Water Drop Journey in Plants Done By: Omar Ibrahim Grade: 8B
General Idea • Have you ever heard of the term “osmosis”? What about “water concentration gradient”? We all know that plants absorb water, and nutrients, from the soil by the roots, and transport the water to the leaves in order to carry the process of making glucose, photosynthesis, which is made by water, sunlight, carbon dioxide, and chlorophyll, but did we ever know how does a water drop move inside a plant in exact details? Or even what happens to a water drop when it falls from the sky, enters the plant, and leave it again? This is what I will explain in this presentation.
Precipitation • To begin with, water falls from the clouds by a process called precipitation. What does precipitation mean? Precipitation is the water released from clouds in the form of rain, frozen rain, sleet, hail, or snow. Precipitation is the mean that starts the whole water drop journey. After falling from clouds, these water drops land on Earth to become part of the groundwater in the soil, or little ponds or lakes might be formed from the falling water droplets.
Roots Absorption of Water • As we know, the absorption of water is carried out by the plant’s roots, but what part exactly takes in the water? Most of the water absorbed by the roots is absorbed by an area in the roots called piliferous region, also called the root-hair layer and made of hundreds of projections of the epidermal tissue. The piliferous region is the most area in the root in which the water absorption happens in, since this region has the largest amount of root hairs in the whole plant. Since the root hairs are narrow walled, the surface area of the water absorption increases. Water enters the roots by a process called osmosis, in which water is transferred from where there is a higher water potential to where there is a lower water potential.
Inside the Roots and Upwards • After entering the root hairs, water moves to a vascular tissue, called xylem, which transports water and nutrients from the roots to the leaves, in order to carry out the essential process of photosynthesis. Where can we find xylem inside the plant? The vascular tissue, xylem, is found a central column, surrounded by the endodermis, the innermost layer of the cortex that forms a sheath around the vascular tissue of the roots and some stems. The endodermis is covered by the cortex parenchyma cells. The parenchyma is the fundamental tissue of plants, which is composed of thin-walled cells that has the ability to divide.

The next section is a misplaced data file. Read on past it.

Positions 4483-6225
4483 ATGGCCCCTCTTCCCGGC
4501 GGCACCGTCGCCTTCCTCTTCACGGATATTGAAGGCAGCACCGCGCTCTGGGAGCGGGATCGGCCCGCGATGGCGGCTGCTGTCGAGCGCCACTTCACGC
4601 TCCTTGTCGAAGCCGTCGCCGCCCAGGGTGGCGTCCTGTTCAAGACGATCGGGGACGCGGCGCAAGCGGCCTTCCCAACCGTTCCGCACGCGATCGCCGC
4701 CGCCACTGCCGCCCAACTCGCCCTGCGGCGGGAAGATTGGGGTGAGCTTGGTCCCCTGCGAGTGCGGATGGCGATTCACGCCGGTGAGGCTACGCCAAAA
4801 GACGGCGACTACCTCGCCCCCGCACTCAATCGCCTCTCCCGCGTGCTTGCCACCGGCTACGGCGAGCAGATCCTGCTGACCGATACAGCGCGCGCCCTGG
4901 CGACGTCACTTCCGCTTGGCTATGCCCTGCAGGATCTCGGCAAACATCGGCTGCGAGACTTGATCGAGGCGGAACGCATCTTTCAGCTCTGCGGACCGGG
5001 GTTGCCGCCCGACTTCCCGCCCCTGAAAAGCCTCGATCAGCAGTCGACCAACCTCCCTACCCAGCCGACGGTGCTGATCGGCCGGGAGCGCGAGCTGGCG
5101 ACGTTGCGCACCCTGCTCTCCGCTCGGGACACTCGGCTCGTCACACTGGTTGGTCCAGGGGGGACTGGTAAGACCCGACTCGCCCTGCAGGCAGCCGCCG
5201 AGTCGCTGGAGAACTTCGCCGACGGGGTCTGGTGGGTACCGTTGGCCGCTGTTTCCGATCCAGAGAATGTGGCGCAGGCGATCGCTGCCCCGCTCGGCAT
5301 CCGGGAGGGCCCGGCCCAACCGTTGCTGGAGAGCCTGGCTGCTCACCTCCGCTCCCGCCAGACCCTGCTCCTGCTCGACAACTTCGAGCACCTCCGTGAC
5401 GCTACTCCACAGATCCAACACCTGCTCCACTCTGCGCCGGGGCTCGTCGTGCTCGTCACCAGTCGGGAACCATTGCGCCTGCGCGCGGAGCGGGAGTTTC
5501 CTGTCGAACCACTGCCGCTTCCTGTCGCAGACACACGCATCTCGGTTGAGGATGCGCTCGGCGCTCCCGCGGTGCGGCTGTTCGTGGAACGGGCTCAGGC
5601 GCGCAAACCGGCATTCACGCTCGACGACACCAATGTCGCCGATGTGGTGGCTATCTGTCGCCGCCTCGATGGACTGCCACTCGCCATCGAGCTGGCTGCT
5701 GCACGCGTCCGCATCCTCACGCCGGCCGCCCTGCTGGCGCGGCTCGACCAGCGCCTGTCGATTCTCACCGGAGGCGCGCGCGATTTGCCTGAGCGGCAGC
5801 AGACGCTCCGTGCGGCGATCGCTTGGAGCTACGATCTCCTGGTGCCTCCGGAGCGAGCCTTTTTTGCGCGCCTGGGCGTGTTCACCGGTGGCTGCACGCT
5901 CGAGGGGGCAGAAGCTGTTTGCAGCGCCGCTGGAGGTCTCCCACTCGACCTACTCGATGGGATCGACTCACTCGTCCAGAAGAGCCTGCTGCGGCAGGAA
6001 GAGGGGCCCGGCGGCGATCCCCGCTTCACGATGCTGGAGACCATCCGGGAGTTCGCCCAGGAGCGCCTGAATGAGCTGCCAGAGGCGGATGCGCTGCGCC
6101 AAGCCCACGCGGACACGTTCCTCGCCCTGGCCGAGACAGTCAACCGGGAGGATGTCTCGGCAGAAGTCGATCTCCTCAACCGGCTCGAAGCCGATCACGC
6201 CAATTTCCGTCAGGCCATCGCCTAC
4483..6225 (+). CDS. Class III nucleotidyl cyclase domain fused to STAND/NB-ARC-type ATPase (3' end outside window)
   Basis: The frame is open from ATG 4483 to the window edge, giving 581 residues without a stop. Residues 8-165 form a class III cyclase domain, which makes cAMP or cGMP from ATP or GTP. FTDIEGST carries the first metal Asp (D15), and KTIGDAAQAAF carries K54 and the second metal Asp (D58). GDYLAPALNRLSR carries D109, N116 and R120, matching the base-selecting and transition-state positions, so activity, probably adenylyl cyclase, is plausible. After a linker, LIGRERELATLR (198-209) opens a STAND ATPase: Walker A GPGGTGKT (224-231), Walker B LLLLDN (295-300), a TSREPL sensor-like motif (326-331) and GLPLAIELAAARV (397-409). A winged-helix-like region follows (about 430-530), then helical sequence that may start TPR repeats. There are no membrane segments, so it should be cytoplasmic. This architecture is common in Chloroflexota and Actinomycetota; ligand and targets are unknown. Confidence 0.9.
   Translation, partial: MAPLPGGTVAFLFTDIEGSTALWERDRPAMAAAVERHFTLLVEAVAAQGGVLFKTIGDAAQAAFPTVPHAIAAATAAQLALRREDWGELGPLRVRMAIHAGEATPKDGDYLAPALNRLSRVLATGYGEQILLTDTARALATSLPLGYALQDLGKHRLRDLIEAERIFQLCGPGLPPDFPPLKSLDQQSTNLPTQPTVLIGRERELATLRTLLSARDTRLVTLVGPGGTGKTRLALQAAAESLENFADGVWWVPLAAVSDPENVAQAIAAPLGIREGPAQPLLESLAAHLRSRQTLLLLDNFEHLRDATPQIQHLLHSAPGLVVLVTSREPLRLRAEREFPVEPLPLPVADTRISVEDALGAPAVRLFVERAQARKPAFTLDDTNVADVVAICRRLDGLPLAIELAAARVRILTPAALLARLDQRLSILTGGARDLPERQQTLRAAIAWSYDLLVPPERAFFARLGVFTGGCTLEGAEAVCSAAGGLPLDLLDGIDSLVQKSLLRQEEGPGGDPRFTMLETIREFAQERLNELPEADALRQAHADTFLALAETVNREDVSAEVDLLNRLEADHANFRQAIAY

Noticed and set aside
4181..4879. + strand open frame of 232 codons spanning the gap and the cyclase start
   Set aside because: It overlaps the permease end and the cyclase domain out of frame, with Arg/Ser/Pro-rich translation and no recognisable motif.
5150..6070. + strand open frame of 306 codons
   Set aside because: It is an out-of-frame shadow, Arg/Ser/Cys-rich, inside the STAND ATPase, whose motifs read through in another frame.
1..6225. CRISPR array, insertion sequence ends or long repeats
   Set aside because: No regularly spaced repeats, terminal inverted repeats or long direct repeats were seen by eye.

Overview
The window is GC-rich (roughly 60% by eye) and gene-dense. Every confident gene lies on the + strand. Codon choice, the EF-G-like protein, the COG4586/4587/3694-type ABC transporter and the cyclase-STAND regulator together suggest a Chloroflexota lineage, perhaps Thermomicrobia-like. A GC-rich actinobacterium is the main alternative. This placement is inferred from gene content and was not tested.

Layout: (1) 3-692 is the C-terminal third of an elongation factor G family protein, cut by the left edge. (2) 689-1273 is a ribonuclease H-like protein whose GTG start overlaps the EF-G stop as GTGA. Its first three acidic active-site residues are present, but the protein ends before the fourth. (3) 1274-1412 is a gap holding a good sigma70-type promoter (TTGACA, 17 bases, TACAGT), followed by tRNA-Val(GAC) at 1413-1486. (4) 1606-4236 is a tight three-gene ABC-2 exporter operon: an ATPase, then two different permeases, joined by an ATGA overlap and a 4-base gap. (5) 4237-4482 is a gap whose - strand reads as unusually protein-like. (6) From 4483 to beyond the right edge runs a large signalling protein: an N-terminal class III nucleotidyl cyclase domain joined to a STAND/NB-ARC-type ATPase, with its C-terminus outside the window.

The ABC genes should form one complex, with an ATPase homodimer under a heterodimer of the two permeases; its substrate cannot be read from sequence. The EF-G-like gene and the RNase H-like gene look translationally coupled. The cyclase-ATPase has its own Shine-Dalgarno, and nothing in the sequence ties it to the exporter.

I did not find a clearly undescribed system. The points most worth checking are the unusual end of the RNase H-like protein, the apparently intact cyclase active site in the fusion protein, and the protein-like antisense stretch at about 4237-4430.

Inside the Roots and Upwards (Continuing) • The water movement inside the plant continues when the water concentration gradient is established. Water concentration gradient is the graduated difference in concentration of water per unit distance through a solution, and since the roots have a higher concentration of water molecules than the leaves, water moves from the roots to the leaves by cell-by-cell transport. Water passes from one cell to another either through the cell wall, cytoplasm, or the vacuole. This whole process inside the root hairs and inside the xylem is called Transpiration-Adhesion-Tension-Cohesion (TATC). Water moves from the soil all the way up to the stems and then to the leaves to carry photosynthesis and get more food for the plant, glucose, in order to survive.
Inside the Xylem • The concentration of water inside the xylem that happens across the cortex results in producing something called the root pressure, also known as guttation, which is pressure exerted in the roots of plants which results from osmosis, pushing the water outside the plant, if part of the plant was removed. Root pressure is considered one of the means that force water to move upwards inside the plant, instead of heading downwards, and following the gravitational force.